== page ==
So You've Been Diagnosed with Bipolar Disorder

By: Brian Cook

If you've been diagnosed with bipolar disorder (also known as manic depression) you are not alone. It has been estimated that over 2 million people in the United States suffer from this form of mental illness which involves episodes of both mania and depression.

Although bipolar disorder usually begins in childhood or early adulthood, it is often not recognized as an illness. And, because it is sometimes misdiagnosed, individuals who have it often suffer needlessly although treatment is available. Left untreated, those with bipolar disorder sometimes experience serious complications, including an inability to keep a stable job, abuse of drugs and alcohol, marriage problems, and even suicide.

Symptoms of mania can include: decreased need for sleep; excessive feelings of euphoria; extreme distractibility; racing thoughts and rapid talking; decreased need for sleep; drug abuse; and a denial that anything is wrong. Depressive symptoms, (the flip-side of mania) may include: difficulty sleeping; loss of appetite; feelings of hopelessness; decreased energy; persistent sad mood; loss of interest in pleasurable activities; and thoughts of death or suicide.

It is important to recognize the various mood states experienced by individuals with bipolar disorder so that they can obtain effective treatment. Unfortunately, this illness often goes unrecognized by everyone involved, including family, friends, physicians, and even the patient.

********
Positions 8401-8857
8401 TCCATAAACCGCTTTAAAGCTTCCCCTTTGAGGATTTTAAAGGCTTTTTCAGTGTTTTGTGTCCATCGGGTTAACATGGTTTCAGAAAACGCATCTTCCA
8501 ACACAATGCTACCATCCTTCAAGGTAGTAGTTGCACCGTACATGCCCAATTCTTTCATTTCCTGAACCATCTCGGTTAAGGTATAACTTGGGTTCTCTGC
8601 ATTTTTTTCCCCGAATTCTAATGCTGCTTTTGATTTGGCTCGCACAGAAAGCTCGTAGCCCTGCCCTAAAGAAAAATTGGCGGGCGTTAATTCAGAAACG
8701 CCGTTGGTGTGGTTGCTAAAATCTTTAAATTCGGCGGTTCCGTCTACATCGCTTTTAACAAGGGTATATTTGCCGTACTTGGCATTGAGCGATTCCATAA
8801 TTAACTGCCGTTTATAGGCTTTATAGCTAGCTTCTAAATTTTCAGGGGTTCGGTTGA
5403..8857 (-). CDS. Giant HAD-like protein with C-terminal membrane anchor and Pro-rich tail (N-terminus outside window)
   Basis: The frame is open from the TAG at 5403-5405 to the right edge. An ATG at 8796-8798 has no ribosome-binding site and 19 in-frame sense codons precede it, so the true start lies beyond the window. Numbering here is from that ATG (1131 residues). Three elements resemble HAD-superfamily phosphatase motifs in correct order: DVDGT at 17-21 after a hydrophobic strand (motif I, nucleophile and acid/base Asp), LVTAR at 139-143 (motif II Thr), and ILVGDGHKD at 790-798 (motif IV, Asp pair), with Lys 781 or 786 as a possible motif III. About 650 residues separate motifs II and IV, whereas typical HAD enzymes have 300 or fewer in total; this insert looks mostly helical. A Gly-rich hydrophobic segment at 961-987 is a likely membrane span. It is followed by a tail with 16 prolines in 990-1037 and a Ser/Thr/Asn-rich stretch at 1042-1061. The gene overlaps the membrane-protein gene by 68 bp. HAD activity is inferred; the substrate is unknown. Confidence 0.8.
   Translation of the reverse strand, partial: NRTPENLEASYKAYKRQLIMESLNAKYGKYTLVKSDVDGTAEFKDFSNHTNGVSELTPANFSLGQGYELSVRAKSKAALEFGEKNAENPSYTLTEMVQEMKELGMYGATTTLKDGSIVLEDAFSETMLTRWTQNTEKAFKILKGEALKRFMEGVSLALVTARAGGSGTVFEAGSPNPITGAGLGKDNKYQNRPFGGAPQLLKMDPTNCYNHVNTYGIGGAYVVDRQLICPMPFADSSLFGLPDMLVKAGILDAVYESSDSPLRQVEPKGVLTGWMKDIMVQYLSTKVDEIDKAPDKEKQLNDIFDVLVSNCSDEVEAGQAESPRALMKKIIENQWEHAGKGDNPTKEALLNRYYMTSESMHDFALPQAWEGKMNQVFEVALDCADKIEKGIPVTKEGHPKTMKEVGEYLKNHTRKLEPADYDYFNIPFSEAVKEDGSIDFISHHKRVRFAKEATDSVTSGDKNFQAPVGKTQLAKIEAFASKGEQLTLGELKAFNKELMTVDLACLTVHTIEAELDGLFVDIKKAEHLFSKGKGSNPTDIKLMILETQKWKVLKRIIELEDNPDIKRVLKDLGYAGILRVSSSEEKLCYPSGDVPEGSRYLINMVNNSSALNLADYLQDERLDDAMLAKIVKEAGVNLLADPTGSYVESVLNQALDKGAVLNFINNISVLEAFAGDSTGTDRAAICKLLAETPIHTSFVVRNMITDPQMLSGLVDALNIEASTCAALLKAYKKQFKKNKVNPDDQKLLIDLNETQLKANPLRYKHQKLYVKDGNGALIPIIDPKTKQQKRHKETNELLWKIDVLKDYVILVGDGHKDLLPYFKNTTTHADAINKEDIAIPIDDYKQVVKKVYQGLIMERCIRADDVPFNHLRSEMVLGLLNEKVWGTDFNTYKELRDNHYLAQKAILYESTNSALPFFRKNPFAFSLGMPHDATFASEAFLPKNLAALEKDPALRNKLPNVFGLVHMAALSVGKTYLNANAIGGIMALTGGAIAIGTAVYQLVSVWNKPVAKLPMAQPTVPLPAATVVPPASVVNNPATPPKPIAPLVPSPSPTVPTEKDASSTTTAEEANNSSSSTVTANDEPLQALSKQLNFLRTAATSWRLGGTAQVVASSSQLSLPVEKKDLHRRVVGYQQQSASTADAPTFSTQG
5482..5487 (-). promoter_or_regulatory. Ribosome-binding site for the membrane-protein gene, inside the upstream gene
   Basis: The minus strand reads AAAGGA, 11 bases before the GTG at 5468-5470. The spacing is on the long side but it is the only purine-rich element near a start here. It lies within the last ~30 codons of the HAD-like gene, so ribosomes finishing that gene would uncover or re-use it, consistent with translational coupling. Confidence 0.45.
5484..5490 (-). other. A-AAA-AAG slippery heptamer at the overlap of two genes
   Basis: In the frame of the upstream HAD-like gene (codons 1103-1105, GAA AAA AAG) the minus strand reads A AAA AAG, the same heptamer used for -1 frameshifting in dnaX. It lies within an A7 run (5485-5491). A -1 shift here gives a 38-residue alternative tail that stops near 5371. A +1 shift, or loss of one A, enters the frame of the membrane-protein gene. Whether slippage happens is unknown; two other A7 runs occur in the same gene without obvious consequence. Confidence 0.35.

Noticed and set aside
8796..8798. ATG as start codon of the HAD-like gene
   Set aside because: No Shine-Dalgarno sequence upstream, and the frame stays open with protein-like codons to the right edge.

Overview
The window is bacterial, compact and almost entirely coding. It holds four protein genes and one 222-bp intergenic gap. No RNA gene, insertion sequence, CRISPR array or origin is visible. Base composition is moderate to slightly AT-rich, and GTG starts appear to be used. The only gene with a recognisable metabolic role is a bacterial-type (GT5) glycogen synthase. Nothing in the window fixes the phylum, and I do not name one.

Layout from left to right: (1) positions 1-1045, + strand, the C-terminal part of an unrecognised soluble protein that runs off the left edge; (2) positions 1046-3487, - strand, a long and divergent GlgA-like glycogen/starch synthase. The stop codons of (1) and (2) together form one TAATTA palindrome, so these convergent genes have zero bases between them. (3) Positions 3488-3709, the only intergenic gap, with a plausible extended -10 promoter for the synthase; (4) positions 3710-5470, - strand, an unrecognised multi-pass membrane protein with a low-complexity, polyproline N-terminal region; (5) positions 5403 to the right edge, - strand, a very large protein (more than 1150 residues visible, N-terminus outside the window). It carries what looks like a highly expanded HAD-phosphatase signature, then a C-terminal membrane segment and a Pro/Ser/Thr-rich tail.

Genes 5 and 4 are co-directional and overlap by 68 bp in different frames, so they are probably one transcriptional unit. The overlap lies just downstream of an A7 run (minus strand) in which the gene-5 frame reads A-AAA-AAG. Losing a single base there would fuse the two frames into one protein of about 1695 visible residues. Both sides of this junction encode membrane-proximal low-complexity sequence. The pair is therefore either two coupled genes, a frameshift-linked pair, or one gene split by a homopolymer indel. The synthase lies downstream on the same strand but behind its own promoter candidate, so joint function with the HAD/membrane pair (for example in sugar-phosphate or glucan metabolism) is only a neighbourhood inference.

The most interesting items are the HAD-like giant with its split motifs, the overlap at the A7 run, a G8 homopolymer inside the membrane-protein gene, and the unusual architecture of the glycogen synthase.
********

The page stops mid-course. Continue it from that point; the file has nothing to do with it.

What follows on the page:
An early stage of this illness often manifested is hypomania, in which the person suffering from it shows a high level of energy, excessive moodiness or irritability, and impulsive behavior. Ironically, hypomania may feel good to the person who experiences it. Unfortunately though, if left untreated, bipolar disorder tends to get worse, and the person typically will experience episodes of full-fledged mania and clinical depression. Fortunately, most people with manic depressive illness can be helped with treatment, specifically medications and therapy.

Medications play an important role in helping to stabilize the mood swings often found with this type of mental illness. Lithium has been shown to be very effective in helping to control mania and in stopping the recurrence of both manic and depressive episodes. Several types of antidepressant have also been found useful in combating the depression aspect of bipolar disorder. In severe cases, electroconvulsive therapy is often helpful in treating severe depression that fails to respond to medication.

Therapy from a qualified provider can also be helpful in educating the patient and providing support and guidance to all family members involved. It is important to remember that bipolar disorder is recurrent, and, as such, long-term preventive treatment is indicated in most cases.

Finally, it is important to know that bipolar disorder is a legitimate illness, and that it will not "just go away" if given enough time. Treatment is necessary to help keep the disease under control and a maintenance regimen (including both medications and therapy) may be required over the length of a person�s life.

About the author: Brian Cook is a freelance writer whose articles on bipolar disorder, and depression in general, have appeared in print and on many websites.

Michael T. Halyard, MS, MFT
Individual & Couple Psychotherapy
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Michael Halyard, MFT

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